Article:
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  #131  
Old 05-13-2009, 06:03 PM
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Scott,

Thanks for the great primer on using Humbrol paints. It has gone much better since I switched to white spirits that I got at Hobby Lobby! I need to get over to the drug store to get the syringe.

Michael
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  #132  
Old 05-13-2009, 07:22 PM
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Quote:
Originally Posted by greybeard View Post
I start by thinning my paint at least 50%, mix just as much as I will use so I have nothing left to dispose of. I don't like putting it back in the tin, just in case.
Whenever I have leftover paint, I practice on one of a couple old models I keep next to the paint bench--spraying fine lines, dots, circles, filling in outlined areas, blending, etc., etc.

carry on,
Curtis
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  #133  
Old 05-13-2009, 08:02 PM
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Quote:
1. Under reduction and/or air pressure too low.
Quote:
Originally Posted by greybeard View Post
I will disagree with James about air pressure.
Scott, sorry it seems you misunderstood my reference to air pressure, I guess I wasn't clear enough in my explanation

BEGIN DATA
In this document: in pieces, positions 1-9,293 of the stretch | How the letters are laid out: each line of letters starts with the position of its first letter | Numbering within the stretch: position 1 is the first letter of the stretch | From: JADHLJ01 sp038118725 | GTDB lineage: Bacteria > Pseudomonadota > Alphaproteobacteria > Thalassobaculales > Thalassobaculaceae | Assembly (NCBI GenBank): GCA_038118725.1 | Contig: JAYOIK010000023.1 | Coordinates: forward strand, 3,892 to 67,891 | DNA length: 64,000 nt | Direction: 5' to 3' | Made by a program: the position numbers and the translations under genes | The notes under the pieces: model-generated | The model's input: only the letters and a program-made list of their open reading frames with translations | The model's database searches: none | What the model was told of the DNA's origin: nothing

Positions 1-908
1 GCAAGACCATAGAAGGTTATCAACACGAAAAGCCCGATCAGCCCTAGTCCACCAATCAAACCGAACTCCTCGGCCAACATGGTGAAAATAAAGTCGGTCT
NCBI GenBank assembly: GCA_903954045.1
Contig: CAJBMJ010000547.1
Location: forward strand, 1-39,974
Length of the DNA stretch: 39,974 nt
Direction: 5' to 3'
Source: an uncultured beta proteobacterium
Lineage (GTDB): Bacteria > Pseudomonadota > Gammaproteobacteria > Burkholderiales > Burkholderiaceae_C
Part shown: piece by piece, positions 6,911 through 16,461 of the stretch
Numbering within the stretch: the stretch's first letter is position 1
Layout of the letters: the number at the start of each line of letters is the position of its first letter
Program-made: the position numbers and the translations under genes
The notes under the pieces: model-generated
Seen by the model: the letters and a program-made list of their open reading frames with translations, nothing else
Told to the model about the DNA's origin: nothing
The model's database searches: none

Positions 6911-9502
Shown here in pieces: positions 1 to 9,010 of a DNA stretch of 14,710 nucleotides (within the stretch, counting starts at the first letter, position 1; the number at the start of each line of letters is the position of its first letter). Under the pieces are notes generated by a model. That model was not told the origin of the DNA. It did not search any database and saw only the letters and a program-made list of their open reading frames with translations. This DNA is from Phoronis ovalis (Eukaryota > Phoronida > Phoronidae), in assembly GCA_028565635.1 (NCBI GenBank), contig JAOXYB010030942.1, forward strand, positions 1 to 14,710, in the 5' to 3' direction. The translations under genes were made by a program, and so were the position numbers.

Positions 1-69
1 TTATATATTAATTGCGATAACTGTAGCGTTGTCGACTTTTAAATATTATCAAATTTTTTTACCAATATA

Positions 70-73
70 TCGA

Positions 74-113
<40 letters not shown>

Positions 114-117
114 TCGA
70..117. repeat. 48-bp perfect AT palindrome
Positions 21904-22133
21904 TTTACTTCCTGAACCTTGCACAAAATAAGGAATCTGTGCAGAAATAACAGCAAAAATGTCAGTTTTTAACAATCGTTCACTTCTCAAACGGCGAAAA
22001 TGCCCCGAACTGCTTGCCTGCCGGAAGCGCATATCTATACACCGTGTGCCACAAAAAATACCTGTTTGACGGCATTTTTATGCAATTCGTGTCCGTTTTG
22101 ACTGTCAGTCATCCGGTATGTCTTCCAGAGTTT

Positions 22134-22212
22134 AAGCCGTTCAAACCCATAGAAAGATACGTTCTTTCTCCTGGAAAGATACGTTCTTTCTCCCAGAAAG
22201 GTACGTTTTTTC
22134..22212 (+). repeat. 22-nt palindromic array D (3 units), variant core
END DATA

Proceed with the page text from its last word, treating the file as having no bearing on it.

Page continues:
- it was a general comment not a specific analysis of the setting that was used in this case- (I believe 20 psi.) Air pressure is important but I adjust it, depending on the job needed to be executed from 12psi to 60psi.

I have tried using a syringe to get paint from the tin but it is too much bother and the waste led me to abandoning this technique. Instead I use a small medium brush to get enough paint from the Humbrol tin, dipping it in and soaking up a brush load of well mixed paint. This is transferred, quickly, before it drips, to the waiting silver cup attached to my airbrush. Once I have enough paint, it may take a couple of dips, I then add my thinner in the cup and stir with the brush to get as much paint into solution as possible. Later I use the same brush too clean the cup and airbrush with lacquer thinner. Thus killing two birds with one stone. You need good ventilation, (I spray my cleaner out the bedroom window!) as this stuff is toxic. (I also use pipe cleaners to clean the shaft were the needle inhabits and clean after every use.)

I also use ball bearings as Scott says although I find they are more trouble than they are worth, now, I usually use a stir stick ripped off from Starbucks or some such to mix and stir the contents of the tin. Doing it this way one can "feel" if there are any solids stuck on the bottom of the container. Also in conjunction with the above description of using a brush to transfer paint from a Humbrol tin to the airbrush, I use the said brush to give the paint a good stir before getting a load. Mixing is important with any paint, and well worth the effort to take the time to do it right. As mentioned try not to get any thinner or thinned paint into the original tin of paint- it could cause it to harden. That is one thing I don't like about the Humbrol enamels- sometimes they form a skin and dry out for no apparent reason.